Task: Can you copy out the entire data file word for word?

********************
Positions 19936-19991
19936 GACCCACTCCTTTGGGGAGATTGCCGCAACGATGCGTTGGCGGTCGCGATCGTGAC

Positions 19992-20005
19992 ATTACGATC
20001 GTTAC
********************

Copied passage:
Positions 19936-19991
19936 GACCCACTCCTTTGGGGAGATTGCCGCAACGATGCGTTGGCGGTCGCGATCGTGAC

Positions 19992-20005
19992 ATTACGATC
20001 GTTAC